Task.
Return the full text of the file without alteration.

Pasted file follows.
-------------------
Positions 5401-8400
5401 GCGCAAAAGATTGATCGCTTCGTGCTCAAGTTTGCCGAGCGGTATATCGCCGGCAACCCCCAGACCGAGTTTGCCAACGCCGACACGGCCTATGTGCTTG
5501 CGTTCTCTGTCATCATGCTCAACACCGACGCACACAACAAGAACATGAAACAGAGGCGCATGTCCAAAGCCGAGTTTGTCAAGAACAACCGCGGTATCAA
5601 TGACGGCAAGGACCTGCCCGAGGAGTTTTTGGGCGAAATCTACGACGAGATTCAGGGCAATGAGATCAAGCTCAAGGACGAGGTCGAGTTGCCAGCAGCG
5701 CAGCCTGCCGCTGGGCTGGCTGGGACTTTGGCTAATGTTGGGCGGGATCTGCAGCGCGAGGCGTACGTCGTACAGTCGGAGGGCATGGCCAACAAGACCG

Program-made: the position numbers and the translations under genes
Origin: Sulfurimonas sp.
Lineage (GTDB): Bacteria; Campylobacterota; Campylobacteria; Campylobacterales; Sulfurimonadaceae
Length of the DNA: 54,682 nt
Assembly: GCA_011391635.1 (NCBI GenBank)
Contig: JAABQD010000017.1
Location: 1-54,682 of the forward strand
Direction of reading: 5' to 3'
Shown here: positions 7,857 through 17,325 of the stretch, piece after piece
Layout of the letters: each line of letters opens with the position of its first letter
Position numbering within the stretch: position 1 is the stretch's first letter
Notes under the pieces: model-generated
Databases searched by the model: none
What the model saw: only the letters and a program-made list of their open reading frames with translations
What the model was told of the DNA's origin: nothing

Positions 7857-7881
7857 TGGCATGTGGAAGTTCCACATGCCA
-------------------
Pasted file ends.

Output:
Positions 5401-8400
5401 GCGCAAAAGATTGATCGCTTCGTGCTCAAGTTTGCCGAGCGGTATATCGCCGGCAACCCCCAGACCGAGTTTGCCAACGCCGACACGGCCTATGTGCTTG
5501 CGTTCTCTGTCATCATGCTCAACACCGACGCACACAACAAGAACATGAAACAGAGGCGCATGTCCAAAGCCGAGTTTGTCAAGAACAACCGCGGTATCAA
5601 TGACGGCAAGGACCTGCCCGAGGAGTTTTTGGGCGAAATCTACGACGAGATTCAGGGCAATGAGATCAAGCTCAAGGACGAGGTCGAGTTGCCAGCAGCG
5701 CAGCCTGCCGCTGGGCTGGCTGGGACTTTGGCTAATGTTGGGCGGGATCTGCAGCGCGAGGCGTACGTCGTACAGTCGGAGGGCATGGCCAACAAGACCG

Program-made: the position numbers and the translations under genes
Origin: Sulfurimonas sp.
Lineage (GTDB): Bacteria; Campylobacterota; Campylobacteria; Campylobacterales; Sulfurimonadaceae
Length of the DNA: 54,682 nt
Assembly: GCA_011391635.1 (NCBI GenBank)
Contig: JAABQD010000017.1
Location: 1-54,682 of the forward strand
Direction of reading: 5' to 3'
Shown here: positions 7,857 through 17,325 of the stretch, piece after piece
Layout of the letters: each line of letters opens with the position of its first letter
Position numbering within the stretch: position 1 is the stretch's first letter
Notes under the pieces: model-generated
Databases searched by the model: none
What the model saw: only the letters and a program-made list of their open reading frames with translations
What the model was told of the DNA's origin: nothing

Positions 7857-7881
7857 TGGCATGTGGAAGTTCCACATGCCA